I’ll be attending my second formal training this year, getting my Certified Scrum Master certification to match the Certified Product Manager certification that I picked up earlier this year. After 15 years in the business, you might wonder why I’m just now getting around to being “certified”, and I hate to say it but the real reason is simple — the company I work for is paying for it. Otherwise, I’d happily chug away for another 15 years without any form of certification, because I firmly believe that the experience that I have in transforming companies into agile engines is far more valuable in the abstract than any specific certification that I might collect along the way. But, there are a few times when and where a certification might be worth pursuing…let’s talk about those today.
Certifications Are Proof That You Can Get a Certificate
First, though, let’s be totally honest with each other about Product Management certifications — all they are is proof that you can sit through a 2-day course and (maybe) take a test at the end to demonstrate that you paid attention to the instructor. They’re not evidence that you understand the application of the materials, and it’s not evidence that you’re competent to take the materials that you’ve learned and apply them in the real world. Most people who run product teams know this — common Product Management certifications aren’t like AWS certifications, nor are they the same as a CISSP or an MSCE certification. Those programs have very strict curriculums, and the outcomes are intended to be immediately actionable within their given spheres of influence. I’ve yet to see anyone who would qualify as a competent Product Management based solely on any of the common certifications available for the profession. So, when you’re considering whether to get a certificate, understand that it’s not going to provide you with immediate opportunities all on its lonesome.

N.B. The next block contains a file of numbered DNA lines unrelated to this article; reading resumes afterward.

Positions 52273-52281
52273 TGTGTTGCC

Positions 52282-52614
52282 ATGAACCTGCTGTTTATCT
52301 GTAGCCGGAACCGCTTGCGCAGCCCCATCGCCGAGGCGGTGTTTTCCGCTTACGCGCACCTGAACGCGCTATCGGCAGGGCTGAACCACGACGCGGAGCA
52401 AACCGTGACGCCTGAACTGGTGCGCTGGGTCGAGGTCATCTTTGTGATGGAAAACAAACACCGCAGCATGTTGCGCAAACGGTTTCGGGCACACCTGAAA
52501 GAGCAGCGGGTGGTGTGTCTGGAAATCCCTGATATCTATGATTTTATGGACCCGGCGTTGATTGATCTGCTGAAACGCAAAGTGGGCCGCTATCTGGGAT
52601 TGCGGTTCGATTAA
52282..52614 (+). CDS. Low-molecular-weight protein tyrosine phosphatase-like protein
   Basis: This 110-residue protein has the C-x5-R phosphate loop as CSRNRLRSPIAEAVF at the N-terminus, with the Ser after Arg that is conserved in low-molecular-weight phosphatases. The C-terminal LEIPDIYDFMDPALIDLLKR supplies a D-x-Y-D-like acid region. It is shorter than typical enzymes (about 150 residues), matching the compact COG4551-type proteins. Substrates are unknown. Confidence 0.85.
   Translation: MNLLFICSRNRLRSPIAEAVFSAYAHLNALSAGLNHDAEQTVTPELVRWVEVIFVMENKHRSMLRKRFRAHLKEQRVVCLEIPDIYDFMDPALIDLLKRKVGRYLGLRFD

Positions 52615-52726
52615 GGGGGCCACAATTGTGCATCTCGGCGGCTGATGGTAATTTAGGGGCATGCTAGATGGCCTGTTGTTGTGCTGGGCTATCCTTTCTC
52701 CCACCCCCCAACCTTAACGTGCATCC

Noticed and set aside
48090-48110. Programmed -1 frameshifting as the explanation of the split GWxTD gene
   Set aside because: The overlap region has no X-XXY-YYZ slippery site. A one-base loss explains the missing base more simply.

Certifications Are Better Than Nothing
I teach Product Management at General Assembly every now and then, and in every class there’s some number of students who want to know if that class alone with lock down a job in the industry. I’m always bluntly honest with them — all by itself, your completion of my class will not get you a job. But, what it will do is demonstrate to hiring managers and human resources teams that you’re dedicated to the profession, that you’re curious enough to do more than craft a fancy cover letter. You’ve invested in yourself and in furthering your experience and education — and that does, in fact mean something. It’s a conversation starter, an experience to relate during a phone screen or in-person interview. It’s ammunition in your quiver of experience that you can pull out when you need it and use it to position yourself apart from the hundreds of other candidates for the position. The same applies to any certification — it may not lock the job in on you, but it certainly can improve your chances of having a meaningful conversation about the profession and your future part in it.
Certifications Supplement Experience
Even if you’re an experienced Product Manager, certifications can be helpful in many ways. They can help refresh our understanding of the sources for some of the practices and theories that we implement and manage every single day of our professional lives. They can remind us of the things that we should be doing, but aren’t for whatever reasons and forces surround us every day. They can also open up some opportunities that might not have been available previously — certifications and their related acronyms are common search terms that automated systems and human reviewers look for. Especially if you can get the training reimbursed by your company, there’s little reason not to obtain a certification if you’ve also got the experience to stack it upon. While I wouldn’t necessarily go out of my way to seek them out, when the opportunity presented itself this year, I took it — so that the next time I wind up in need of a new position, those acronyms will be clear and present on my resume and I’ll have the practical experience to describe why Scrum is just a starting point.